The Montgomery County Department of Behavioral Health joined more than 1,100 communities across the country in celebrating the Substance Abuse and Mental Health Services Administration’s (SAMHSA) National Children’s Mental Health Awareness Day to highlight the importance of positive mental health from birth.
The Montgomery County Department of Behavioral Health has offered children with mental health and substance abuse challenges in Montgomery County the services and support they need to thrive at home, at school, and in the community.
Research has shown that more than one in four youth experience a traumatic event by the age of 16.
Traumatic events range from a one-time incident such as the death of a loved one to exposure to ongoing experiences such as bullying, child abuse, violence, or economic hardships within families.
To celebrate awareness locally, Montgomery County Behavioral Health, along with community partners, hosted Aevidum — derived from the Latin root “vid” (meaning life), an expression of assurance to another person meaning “I’ve got your back,” — on May 14 at Montgomery County Community College.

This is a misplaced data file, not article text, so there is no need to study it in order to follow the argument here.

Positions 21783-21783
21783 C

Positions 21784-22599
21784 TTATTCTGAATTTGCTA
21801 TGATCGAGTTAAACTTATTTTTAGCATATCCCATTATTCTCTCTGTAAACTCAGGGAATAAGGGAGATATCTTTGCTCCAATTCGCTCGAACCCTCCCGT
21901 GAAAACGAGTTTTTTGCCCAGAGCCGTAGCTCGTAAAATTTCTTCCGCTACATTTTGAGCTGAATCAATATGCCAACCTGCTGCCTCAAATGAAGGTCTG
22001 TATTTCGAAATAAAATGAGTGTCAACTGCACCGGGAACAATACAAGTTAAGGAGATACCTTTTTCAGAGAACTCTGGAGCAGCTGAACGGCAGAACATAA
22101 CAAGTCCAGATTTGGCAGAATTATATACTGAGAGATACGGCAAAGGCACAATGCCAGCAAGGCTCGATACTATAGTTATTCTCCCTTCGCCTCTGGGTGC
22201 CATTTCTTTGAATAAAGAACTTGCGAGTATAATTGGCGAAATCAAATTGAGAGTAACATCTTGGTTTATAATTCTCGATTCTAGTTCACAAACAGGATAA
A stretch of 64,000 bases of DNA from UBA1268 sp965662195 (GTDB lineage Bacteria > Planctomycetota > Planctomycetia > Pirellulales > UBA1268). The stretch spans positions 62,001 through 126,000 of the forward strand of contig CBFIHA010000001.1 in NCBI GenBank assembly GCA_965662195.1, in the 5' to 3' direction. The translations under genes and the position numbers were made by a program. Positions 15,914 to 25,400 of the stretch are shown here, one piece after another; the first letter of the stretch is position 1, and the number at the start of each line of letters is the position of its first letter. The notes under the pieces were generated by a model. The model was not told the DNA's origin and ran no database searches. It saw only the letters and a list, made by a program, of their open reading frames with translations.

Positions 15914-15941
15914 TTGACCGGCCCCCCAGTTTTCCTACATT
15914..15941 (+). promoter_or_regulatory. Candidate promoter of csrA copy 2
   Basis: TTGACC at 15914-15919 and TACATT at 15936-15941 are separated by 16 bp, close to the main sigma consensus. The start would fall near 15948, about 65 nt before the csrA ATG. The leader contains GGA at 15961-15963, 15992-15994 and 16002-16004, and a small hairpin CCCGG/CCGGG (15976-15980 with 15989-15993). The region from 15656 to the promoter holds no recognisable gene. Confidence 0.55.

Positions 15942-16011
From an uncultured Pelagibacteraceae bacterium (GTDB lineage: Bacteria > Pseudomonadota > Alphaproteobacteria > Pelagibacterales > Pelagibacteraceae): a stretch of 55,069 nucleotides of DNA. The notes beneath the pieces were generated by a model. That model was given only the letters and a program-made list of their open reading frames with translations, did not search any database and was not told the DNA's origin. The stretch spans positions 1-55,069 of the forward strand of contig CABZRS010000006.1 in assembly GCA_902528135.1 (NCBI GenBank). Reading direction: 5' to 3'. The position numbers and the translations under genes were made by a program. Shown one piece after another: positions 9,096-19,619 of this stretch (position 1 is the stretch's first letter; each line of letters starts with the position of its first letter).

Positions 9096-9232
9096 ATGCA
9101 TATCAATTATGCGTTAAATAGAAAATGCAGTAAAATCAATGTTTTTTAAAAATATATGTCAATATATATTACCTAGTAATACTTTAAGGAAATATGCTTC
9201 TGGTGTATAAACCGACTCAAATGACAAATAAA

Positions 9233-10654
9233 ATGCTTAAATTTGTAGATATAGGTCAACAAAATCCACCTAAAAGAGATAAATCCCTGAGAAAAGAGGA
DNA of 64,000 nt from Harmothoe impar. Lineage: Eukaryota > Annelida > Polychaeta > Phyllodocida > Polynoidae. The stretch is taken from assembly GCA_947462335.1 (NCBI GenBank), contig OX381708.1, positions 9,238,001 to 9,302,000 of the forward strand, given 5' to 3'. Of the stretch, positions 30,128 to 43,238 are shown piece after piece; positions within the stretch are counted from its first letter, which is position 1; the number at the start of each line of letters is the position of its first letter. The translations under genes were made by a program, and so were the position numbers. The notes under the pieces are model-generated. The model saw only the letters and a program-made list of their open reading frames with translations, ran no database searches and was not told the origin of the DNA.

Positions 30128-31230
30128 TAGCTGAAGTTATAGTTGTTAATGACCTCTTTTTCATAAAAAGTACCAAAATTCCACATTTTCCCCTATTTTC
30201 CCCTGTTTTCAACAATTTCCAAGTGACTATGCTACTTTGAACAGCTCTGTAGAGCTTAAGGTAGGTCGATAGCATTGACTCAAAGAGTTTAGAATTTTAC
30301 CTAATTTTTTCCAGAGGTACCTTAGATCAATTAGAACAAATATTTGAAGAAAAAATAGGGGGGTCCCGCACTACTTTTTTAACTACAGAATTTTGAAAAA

Aevidum is a depression and suicide education awareness initiative where informed adults empower students to know the warning signs of depression and understand that it is a treatable illness.
Students use their gifts and talents to spread the message of hope and advocate for other students. Aevidum’s message was delivered through interactive displays, high-energy assemblies, and community events. More than 200 participants from throughout Montgomery County were involved, including schools, parents, students, and provider agencies.
In addition to Aevidum, Montgomery County Behavioral Health is hosting its 8th annual Children’s Mental Health Awareness Day at the Elmwood Park Zoo on June 10 from 11 a.m. to 1 p.m.
Festivities will include participation from more than 25 provider agencies that will offer information on supportive services for youth, raffle prizes, food and face-painting, and free admission to the zoo for the first 300 people.
These events focus attention on the importance of providing comprehensive, community-based mental health supports and services to enhance resilience and nurture social-emotional skills in children and youth from birth.